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SUMMARY 9 Dam (Figure S-11. Most of the cleacI fish were aclult Chinook salmon that hacI just entered the lower I(lamath River. At least 33,000 Chinook, of a total estimated spawning run of about 130,000, cliecI. The immediate cause of cleath was massive infection by two types of pathogens that are wiclely clistributecI ancI generally become harmful to fish uncler stress, particularly if crowding occurs. The fish kill, although important for Chinook salmon, clicI not involve many coho salmon (about 1% of the total cleacI fish) be- cause coho enter the river later than Chinook, ancI thus were mostly absent when conditions leacling to mass mortality occurred. The California Department of Fish ancI Game (CDFG), through an analysis of environmental conditions over 5 yr of low flow within the last 15 yr, showed that neither the flows nor the temperatures that occurred in the second half of September 2002 were unprececlentecI. A stucly by the U.S. Geological Survey (USGS) supports this conclusion. Thus, no obvious ex- planation of the fish kill basecI on unique flow or temperature conditions is possible. CDFG has proposed that the shape of the channel in the lowermost reaches of the I(lamath main stem changed in 1997-1998 uncler the influ- ence of high flows, which causecI fish entering the river to be unable to proceed upstream uncler low-flow conditions. An alternate hypothesis is that an unusual combination of temperature, flow, ancI migration concli- tions occurred in 2002, possibly in association with weather that prevented the river from showing nocturnal cooling to an extent that wouicI usually be expected. The two hypotheses or others that may be proposed are clifficult to test because the conditions coinciding with the fish kill were unexpected ancI therefore largely unmonitored. If a lasting change in channel configura- tion was responsible, recurrence of the episode can be expected with similar low flows in the future. If other factors were responsible, recurrence may be much less likely. It is unclear what the effect of specific amounts of acicli- tional flow drawn from controllable upstream sources (waters from reser- voirs on the Trinity River or Iron Gate Reservoir) wouicI have been. Flows from the Trinity River couicI be most effective in lowering temperature. Legal, Regulatory, ant! Administrative Context of Recovery Actions Adaptive management is accepted in principle by the listing agencies but has not been implementecI in the I(lamath basin for the benefit of the listecI species, except as part of the Trinity River Restoration Project. Infor- mation collectecI through monitoring ancI research has been valuable, but the absence of an integrated, evolving management plan connected to moni- toring, research, review, anti periodic readjustment of management actions will hamper progress in the future. Although agencies must meet the re-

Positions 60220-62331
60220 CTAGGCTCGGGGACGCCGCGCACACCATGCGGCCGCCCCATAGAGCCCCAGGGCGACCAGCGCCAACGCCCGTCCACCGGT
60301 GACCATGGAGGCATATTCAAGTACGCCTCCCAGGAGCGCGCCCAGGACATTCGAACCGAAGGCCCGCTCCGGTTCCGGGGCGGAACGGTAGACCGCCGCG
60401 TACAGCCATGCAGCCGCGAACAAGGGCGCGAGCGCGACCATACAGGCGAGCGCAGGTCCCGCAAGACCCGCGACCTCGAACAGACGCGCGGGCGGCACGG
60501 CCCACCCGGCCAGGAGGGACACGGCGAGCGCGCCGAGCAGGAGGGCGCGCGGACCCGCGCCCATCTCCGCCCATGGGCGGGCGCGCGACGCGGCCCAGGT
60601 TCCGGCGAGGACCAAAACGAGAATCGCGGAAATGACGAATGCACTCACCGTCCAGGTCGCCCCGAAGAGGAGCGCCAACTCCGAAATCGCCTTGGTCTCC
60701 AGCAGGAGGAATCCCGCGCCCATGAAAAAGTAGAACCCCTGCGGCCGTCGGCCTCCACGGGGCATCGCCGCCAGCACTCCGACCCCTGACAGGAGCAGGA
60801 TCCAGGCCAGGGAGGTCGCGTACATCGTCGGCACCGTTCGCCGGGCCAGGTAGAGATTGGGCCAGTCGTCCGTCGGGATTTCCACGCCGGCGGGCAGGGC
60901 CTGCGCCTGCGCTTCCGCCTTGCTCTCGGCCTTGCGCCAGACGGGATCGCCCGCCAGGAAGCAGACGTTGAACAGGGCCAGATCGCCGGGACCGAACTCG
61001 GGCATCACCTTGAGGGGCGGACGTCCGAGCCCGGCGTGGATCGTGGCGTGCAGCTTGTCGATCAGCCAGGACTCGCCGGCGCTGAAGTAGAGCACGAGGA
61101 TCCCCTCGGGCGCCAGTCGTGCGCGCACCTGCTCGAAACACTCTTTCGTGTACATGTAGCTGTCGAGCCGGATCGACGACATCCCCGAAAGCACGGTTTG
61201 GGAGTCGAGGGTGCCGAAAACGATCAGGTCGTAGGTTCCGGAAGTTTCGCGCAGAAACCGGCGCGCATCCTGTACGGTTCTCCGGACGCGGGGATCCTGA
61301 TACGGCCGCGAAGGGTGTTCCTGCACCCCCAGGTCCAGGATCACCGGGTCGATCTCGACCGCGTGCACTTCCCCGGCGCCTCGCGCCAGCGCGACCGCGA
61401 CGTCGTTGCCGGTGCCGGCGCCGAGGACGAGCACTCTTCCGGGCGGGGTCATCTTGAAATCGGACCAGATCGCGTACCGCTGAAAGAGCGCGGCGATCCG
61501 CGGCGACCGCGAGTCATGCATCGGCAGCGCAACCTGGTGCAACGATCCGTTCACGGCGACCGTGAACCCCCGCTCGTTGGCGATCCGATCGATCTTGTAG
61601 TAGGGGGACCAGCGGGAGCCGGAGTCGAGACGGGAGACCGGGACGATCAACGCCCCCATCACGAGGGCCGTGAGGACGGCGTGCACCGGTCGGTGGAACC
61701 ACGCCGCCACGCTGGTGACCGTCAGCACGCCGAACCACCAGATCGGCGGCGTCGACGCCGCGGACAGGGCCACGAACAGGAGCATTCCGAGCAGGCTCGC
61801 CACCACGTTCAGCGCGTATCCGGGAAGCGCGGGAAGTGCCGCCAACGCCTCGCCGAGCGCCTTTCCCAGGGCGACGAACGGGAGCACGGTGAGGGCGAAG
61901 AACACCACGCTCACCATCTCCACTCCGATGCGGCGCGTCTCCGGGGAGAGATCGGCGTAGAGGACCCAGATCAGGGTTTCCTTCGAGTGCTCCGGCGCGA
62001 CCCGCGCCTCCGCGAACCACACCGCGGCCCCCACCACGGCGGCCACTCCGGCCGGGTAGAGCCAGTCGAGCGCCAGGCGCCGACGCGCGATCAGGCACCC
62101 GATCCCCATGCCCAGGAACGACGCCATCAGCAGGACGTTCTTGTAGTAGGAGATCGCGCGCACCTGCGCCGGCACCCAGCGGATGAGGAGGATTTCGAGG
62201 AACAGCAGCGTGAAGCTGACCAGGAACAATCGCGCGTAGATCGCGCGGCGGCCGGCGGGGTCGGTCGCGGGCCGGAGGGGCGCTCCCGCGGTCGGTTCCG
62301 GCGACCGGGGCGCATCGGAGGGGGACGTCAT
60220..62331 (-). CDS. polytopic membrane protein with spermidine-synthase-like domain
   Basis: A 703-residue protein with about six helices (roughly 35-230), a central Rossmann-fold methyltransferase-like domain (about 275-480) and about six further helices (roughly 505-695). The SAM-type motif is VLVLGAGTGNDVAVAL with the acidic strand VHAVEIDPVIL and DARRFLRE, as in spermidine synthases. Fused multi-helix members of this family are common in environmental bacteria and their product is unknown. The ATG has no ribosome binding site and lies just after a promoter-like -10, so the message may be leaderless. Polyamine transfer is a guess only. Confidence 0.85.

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10 FISHES IN THE KLAMATH RIVER BASIN quirements of the ESA, many actions that couicI benefit the listecI species can also be justified from the viewpoint of ecosystem management favor- able to numerous other species, some of which are perilously close to listing, ancI to ecosystem functions that have great practical value. Specifically with reference to ESA Section 4(f), USFWS ancI NMFS recovery planning for the three listecI species has stallecI ancI neecis to be revived. leoparcly consultations, which have focused on operation of the I(lamath Project, must be broaclenecI geographically because critical envi- ronmental resources of the listecI species are found not only in but also beyond the I(lamath Project. Furthermore, USFWS ancI NMFS appear to have overiookecI take (mortality ancI impairment) of the listecI species that is inciclental to agricultural practice, private water management, ancI other activities beyond the control of USBR, ancI thus have not taken full acivan- tage of their authorities uncler ESA Section 9. The listing agencies have been criticized for using pseudoscientific rea- soning (" junk science") in justifying their requirements for the protection of species in the upper I(lamath basin. The committee disagrees with this criticism. The ESA allows the agencies to use a wicle array of information sources in protecting listecI species. The agencies can be expected, when information is scarce, to extend their recommendations beyond rigorously tested hypotheses ancI into professional judgment as a means of minimizing risk to the species. In allowing professional judgment to override site-spe- cific evidence in some cases cluring 2001, however, the agencies accepted a high risk of error in proposing actions that the available evidence inclicatecI to be of cloubtful utility. The committee, as explainecI in its interim report, found some proposed actions as given in the 2001 biological opinions to lack substantial scientific support. In their biological opinions of 2002, the listing agencies appear to have resolvecI this issue either by obtaining con- cessions from USBR through mechanisms that are generally consistent with USBR's goal of clelivering irrigation water (for example, through establish- ment of a water bank) or by redesigning their requirements to bring them into greater conformity with the existing evidence. RECOMMENDATIONS Recovery of enciangerecI suckers ancI threatened coho salmon in the I(la- math basin cannot be achieved by actions that are exclusively or primarily focused on operation of USBR's I(lamath Project. While continuing consulta- tion between the listing agencies ancI USBR is important, distribution of the listecI species well beyond the boundaries of the I(lamath Project ancI the impairment of these species through lancI- ancI water-management practices that are not uncler control of USBR require that the agencies use their author- ity uncler the ESA much more broacIly than they have in the past.